Finally, it’s the last day of summer–OMG, I never thought it was ever going to get here!!! Friday is officially the first day of autumn. Between the drought, wildfires and the horrendous broiler-like heat, I have never been so glad to see a season come to an end.

The yard is a sad, sad place. Despite our best efforts, plants can only tolerate being baked in an oven day after day for so long. Surprisingly I’m still harvesting Anaheim peppers and bell peppers, but that’s about it. Everything else is baked to a crisp. Hubby and I are planning the fall garden–I planted about two dozen cups with seed about six weeks ago, so we have squash, pumpkin, cucumber, sweet peas, beans, etc, ready to be set into the garden, along with a variety of other seeds and clearance plants from Lowes. Though, given the drought, I’m not holding my breath on getting any super deals from Lowes like I normally do. I did manage to find a site with clearance prices on seeds, tulips and daylilies, so I put in an order with the hopes of happier planting time ahead.

Since I haven’t been able to get outside safely in the heat, I’ve focused on other indoor activities. The little one has decided to try something new, and joined the orchestra at school, playing the violin. I’m familiar with the clarinet and saxophone from the boy’s time in band, but string instruments are a whole different animal. Surprisingly the sounds coming out of the instrument actually sound like a violin instead of the horrid screeching I was anticipating. She’s excited, and I’m excited for her.

The boy seems to have found his footing with his second year in college, focusing on nursing. Are you ready for a laugh? I got a text from him, complaining that in one class his 100’s were bringing down his 102 average. I thought I had died and gone to heaven. I know it’s not going to last–there are natural highs and lows in classes, and 100 is not something I expect to be held forever–but it sure is nice to experience it while that “high” lasts.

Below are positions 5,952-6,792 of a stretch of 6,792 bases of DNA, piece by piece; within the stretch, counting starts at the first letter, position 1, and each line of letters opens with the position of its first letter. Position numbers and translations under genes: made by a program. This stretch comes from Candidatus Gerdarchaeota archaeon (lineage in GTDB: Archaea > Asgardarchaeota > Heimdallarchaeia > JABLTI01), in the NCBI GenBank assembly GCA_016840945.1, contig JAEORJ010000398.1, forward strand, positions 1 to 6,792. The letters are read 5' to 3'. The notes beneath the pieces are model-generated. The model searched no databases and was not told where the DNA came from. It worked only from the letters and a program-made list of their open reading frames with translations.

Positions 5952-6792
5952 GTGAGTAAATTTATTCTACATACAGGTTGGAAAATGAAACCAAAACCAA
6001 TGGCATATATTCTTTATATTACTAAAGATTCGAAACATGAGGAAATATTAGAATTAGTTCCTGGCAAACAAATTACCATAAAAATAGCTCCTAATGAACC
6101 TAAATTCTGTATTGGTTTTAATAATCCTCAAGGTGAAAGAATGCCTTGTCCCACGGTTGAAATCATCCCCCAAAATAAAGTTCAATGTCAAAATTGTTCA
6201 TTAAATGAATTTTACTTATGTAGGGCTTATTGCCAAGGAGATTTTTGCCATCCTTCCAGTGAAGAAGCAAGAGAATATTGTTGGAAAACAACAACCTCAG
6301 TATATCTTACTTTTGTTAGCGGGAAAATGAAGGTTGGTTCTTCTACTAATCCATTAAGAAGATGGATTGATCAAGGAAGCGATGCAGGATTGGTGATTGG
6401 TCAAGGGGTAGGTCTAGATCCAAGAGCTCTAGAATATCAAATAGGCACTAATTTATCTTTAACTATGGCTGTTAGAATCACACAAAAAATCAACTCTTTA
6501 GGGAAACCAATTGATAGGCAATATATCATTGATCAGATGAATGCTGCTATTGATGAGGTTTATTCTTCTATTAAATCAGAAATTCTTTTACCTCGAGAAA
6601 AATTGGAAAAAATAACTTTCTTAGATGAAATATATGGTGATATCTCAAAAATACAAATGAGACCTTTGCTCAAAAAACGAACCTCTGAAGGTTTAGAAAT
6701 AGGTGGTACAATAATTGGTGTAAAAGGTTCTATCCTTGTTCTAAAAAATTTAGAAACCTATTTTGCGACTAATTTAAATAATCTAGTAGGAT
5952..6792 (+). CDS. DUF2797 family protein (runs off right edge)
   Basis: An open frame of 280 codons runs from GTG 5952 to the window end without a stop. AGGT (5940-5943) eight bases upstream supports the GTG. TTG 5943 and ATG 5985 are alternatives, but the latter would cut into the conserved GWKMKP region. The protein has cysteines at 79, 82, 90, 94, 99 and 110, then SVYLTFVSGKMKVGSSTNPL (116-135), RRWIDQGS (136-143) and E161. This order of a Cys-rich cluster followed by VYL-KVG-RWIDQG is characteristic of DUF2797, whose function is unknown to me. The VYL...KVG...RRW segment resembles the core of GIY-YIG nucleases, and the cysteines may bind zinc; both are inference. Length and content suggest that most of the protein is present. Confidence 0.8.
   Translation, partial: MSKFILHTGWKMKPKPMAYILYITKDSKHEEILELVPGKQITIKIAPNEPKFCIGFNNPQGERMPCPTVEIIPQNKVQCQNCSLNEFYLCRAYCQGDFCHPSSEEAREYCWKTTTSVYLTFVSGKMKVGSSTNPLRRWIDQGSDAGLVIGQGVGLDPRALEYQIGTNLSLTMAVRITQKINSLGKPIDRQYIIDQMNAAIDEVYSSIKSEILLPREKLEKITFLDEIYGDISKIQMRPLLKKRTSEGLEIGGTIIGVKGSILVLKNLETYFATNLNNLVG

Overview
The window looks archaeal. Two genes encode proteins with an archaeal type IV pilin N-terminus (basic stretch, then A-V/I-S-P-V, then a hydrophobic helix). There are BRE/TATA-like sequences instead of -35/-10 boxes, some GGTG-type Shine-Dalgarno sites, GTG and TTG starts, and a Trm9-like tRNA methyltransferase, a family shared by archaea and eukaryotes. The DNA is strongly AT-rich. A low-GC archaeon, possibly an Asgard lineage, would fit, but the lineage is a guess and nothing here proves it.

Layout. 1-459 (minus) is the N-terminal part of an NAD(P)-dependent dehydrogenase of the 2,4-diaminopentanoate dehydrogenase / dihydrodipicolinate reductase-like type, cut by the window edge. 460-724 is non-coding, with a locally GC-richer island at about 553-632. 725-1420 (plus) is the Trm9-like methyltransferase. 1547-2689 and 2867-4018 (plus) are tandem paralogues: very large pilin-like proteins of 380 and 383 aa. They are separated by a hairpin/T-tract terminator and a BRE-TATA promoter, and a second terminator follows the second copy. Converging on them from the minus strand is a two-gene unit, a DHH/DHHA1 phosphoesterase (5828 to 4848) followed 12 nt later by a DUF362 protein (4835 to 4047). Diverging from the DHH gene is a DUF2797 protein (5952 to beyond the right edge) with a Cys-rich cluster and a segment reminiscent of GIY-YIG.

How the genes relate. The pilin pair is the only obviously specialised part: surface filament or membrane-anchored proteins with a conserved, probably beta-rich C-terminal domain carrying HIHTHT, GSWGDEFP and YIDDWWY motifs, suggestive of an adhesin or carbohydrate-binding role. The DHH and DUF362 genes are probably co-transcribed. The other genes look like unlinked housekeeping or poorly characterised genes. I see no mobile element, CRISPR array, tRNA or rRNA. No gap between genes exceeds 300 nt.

I’ve been working on genealogy research in between other projects. My cousin up in New Hampshire has been awesome. She was going through her grandmother’s photo album (her grandmother was the sister of my great-grandmother) and she found a picture which she scanned in and sent to me. Check it out:

George William, Edwidge and Alfred
That is my great-grandfather and my great-grandmother right after they were married in 1917, and my great-great-grandfather, her father. Considering I started out with the names of my grandparents and nothing else when I began researching more than a decade ago, I can’t express how precious photos like this are. They raised an amazing family, lived through World War I, the Great Depression and World War II…eleven children, three of whom were stillborn, and one special needs. There were ups and downs as there are in all families, but discovering their story and the legacy they left behind has been very special. All families have black sheep, and theirs was no exception. But I have learned that despite the black sheep, there are plenty of awesome individuals in everyone’s family tree–you just have to dig for them. And I found another chef, my great-grandmother’s brother. After World War II, he settled in New York with his wife and became a chef. That’s in addition to my grandmother’s brother, who was a chef here in San Antonio. All these tidbits of information are little clues into myself–in this instance my intense love of cooking. Not to mention, it’s kind of neat to look at pictures of my grandfather when he was young and pictures of my brother at the same age, and see a resemblance so strong you would swear they were brothers, but also see the resemblance in earlier generations, too. DNA is a funny thing.

Speaking of cooking, we found a new restaurant that has quickly become our favorite–Copeland’s of New Orleans. They opened up here around the beginning of July–have locations in Louisiana, Texas, Maryland, Georgia, etc. We’ve eaten there three times so far, and each time I’ve ordered something different off their lunch menu or small tasting plates. There hasn’t been one thing I haven’t liked, and it is classic New Orleans flavor. If you have a Copeland’s near you, you must try it.

Here’s hoping for much cooler temperatures, a successful autumn/winter garden, and many more discoveries in genealogy. Happy Autumn!


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